Body find relief and shock for friends
It was their greatest fear.
Rae Portman's mother and her friends have continually talked of nightmares about her body being out in the open, exposed.
Yesterday police confirmed the body found on Thursday afternoon in Ardmore, South Auckland, was Portman's.
The police said it was covered but essentially she had been dumped by a creek at the back of someone's property.
Her body could have been there for three months.
Portman, who had connections in the world of methamphetamine dealing, was last seen at a Mt Albert motel on June 20.
Phone records place the 33-year-old, who was four months pregnant when she went missing, at Papakura that evening and in Hamilton the following day.
Police have the two vehicles they believe were involved - a black Mazda Astina and a yellow Holden Commodore ute - and the movements of those vehicles were central to the case, said Detective Inspector Mark Gutry.
Stacey*, a friend of Portman's, said it was difficult to imagine her final moments.
“It's just so undignified, just leaving her like a piece of rubbish,” she said.
“It's a shame our laws don't cover unborn babies - it's a double murder in our eyes.”
Although there was sadness among the group of mates, there was relief the body had been found.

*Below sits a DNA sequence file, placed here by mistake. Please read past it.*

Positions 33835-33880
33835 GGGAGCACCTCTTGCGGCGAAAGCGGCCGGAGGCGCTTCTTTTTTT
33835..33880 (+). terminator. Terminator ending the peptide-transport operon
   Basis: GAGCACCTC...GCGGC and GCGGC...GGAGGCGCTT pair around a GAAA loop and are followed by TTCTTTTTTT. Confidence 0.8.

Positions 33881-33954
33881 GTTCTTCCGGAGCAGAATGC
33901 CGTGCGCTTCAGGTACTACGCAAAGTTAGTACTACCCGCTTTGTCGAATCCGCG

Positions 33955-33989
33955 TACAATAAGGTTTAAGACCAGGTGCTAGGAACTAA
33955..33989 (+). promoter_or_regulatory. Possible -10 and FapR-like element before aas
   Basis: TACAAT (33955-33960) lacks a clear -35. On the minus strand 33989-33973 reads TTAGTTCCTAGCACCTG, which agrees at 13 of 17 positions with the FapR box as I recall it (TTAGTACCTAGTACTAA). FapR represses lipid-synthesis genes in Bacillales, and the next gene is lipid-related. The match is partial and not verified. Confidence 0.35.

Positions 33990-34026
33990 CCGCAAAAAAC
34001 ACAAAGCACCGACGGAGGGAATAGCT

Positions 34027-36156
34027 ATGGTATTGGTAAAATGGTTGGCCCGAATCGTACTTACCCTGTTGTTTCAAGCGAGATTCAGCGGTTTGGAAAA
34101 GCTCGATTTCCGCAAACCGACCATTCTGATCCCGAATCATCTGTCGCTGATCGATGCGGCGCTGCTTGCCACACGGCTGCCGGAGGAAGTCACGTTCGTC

There had been widespread paranoia among Portman's friends in recent weeks as they all suspected each other of knowing something about the disappearance.
Despite name suppression being granted to a 32-year-old Hamilton man who appeared in Papakura District Court last week accused of kidnapping Portman, Stacey had learned his name and was relieved to find out he was not a close friend. However, he was someone known to the group.
There had originally been rumours that Portman's disappearance had something to do with her pregnancy but Stacey no longer thought that was the case.
There was talk Portman was becoming more involved in the production of methamphetamine and had a few “sets” (scientific apparatus used to produce P) but Gutry would not confirm any potential motives.
But it was not as though people in the methamphetamine scene needed a sound reason to inflict serious injuries, Stacey said.
“People say she owed [money] but she didn't have to. Someone could have just made up a lie,” she said.
“It doesn't matter who you are or what you are in that scene.”
Portman's mother refused to speak to the Sunday Star-Times and Stacey said she and Portman's brother, who was on his way back from his home in Australia, were “very, very upset”.
The Facebook site created by police appealing for information also allowed Portman's friends to vent their frustration at what they perceived as shortcomings by those working on the case.
But Stacey said there was surprise at how quickly police had found the body, “especially considering they were working with people who have it ingrained in them to stonewall cops”.
Police have hinted at further arrests but Stacey said that for friends and family at least, there was some closure at last.
* Not her real name
Sunday Star Times